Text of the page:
Union President Statement on George Floyd & Recent Events
Since May 25, 2020, there have been multiple protests amid the death of George Floyd, a Minnesota man, who was in police custody when he died. To bring light to this situation, Law Enforcement Union President Jim Tignanelli shares a statement on the union’s thoughts during this difficult time. Read the full letter below.
While hoping to bring attention to a very noble cause — the prevention of racism and tension between law enforcement officers and the public it serves — we find this issue being intercepted by large groups of people who have resorted to looting, damage to property, arson, and attacks on those we look to for protection. Lost among the smoke, fire, and broken glass is the fact that a white law enforcement officer (since charged with second-degree murder) appears to have intentionally taken the life of a Black man by suffocating him to death in the middle of a public road during daylight. This terrible act led to a righteous cause for protest becoming totally overshadowed by rioting when peaceful protests of a seemingly indefensible act would have garnered nearly unanimous support.
The Mission of Law Enforcement
Indulge me for a minute as I direct all of you to the Preamble of the Constitution of the United States. The single document all law enforcement officers and elected officials swear to at their hiring. It states:
We the people of the United States, in order to form a more perfect union, establish justice, insure domestic tranquility, provide for the common defense, promote the general welfare, and secure the blessings of liberty to ourselves and our posterity, do ordain and establish this Constitution for the United States of America.
The single most important responsibility of government is to defend our constitution and the citizens of this country, which includes establishing justice, insuring domestic tranquility, providing for the common defense, and etc. Clearly, that did not occur in Minnesota on May 25th.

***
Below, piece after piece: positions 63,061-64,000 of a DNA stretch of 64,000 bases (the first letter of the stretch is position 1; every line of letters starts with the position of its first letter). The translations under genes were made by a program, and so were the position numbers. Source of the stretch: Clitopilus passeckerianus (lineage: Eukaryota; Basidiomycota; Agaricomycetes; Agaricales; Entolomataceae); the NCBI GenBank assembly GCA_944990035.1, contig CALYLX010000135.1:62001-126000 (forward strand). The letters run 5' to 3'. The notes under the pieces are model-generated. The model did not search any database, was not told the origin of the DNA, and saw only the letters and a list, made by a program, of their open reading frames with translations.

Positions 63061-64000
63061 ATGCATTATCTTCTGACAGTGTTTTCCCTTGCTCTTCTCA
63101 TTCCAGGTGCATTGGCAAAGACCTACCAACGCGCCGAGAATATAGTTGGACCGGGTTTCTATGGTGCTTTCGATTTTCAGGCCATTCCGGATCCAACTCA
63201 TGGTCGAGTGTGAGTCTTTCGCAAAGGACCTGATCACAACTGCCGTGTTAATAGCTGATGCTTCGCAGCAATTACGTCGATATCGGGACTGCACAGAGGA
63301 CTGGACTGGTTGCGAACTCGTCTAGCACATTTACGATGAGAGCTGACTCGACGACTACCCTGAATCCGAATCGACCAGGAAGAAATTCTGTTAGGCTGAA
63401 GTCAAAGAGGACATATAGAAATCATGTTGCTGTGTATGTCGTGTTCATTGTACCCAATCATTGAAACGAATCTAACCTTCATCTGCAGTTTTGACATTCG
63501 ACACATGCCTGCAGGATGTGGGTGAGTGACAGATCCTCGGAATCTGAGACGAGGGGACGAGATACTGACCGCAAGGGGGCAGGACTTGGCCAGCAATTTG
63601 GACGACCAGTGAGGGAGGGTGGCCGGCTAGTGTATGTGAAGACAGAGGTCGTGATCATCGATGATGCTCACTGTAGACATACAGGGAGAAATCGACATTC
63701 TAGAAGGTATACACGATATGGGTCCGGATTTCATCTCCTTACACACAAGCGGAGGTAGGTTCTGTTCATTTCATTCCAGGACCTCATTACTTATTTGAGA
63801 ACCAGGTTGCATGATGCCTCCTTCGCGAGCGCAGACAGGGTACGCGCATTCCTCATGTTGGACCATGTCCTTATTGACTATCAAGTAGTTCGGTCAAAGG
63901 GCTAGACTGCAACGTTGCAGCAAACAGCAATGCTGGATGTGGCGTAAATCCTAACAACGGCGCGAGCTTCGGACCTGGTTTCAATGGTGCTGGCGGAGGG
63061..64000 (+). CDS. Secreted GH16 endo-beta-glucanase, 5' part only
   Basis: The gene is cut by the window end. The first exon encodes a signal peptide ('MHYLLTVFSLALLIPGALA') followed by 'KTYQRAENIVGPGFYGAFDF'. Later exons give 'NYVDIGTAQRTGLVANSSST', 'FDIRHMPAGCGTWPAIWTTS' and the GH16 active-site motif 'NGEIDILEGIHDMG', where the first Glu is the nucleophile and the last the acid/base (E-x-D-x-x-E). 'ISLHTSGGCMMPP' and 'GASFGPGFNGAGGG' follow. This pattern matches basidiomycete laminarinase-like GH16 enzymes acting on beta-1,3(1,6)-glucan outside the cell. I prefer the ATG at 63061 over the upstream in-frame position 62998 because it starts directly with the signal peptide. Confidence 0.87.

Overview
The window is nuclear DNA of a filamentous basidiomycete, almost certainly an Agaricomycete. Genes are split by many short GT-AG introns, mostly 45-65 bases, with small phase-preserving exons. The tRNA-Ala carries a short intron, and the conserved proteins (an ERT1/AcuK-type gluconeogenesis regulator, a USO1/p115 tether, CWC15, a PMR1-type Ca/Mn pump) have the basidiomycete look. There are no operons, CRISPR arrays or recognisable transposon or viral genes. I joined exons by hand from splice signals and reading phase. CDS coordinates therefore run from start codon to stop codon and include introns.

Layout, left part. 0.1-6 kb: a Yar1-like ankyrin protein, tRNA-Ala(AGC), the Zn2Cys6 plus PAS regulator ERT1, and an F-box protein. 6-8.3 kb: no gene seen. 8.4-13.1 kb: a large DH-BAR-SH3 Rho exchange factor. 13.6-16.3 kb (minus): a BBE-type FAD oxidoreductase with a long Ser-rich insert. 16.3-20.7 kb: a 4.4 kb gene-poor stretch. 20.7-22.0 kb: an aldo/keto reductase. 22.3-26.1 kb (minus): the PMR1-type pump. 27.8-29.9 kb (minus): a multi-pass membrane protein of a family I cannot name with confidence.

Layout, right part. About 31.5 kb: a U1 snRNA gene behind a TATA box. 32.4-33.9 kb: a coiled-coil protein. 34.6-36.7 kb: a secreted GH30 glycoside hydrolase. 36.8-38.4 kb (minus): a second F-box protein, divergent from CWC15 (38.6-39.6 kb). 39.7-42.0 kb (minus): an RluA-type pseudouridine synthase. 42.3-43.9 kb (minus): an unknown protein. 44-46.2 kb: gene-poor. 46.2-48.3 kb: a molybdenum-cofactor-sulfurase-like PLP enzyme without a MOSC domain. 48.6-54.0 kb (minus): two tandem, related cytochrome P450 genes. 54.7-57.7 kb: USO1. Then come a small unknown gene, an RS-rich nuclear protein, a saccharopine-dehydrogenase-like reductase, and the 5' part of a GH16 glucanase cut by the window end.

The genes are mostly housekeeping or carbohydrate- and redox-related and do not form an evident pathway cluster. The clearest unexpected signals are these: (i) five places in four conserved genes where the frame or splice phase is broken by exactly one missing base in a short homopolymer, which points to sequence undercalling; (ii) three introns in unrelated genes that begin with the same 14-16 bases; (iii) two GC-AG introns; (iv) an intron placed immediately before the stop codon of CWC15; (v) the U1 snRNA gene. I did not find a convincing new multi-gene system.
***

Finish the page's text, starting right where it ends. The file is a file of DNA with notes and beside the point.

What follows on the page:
Does that mean all law enforcement officers are racist? Of course not.
Does looting the local Target store or burning down low-income housing provide the attention that Mr. Floyd’s death deserves? Of course not.
Officers from California to New York and all parts in between have condemned the actions of the four officers involved in the death of Mr. Floyd. Signs of solidarity between those peacefully protesting and law enforcement officers have been published from Kentucky to Flint, Michigan. We often hear of the “bad apple(s).” But let’s remember we hire police officers from the human race. They aren’t robots or man-made creations. Most officers are among those condemning the actions of what happened to Mr. Floyd and fist-bumping with protestors in support. The 1st Amendment we hold so dearly provides (among other things) protection of free speech and peaceful protests. It doesn’t protect arsonists and thieves.
POAM is proud of its members and will always protect the protectors.
Jim Tignanelli, President of the POAM, a Law Enforcement Union
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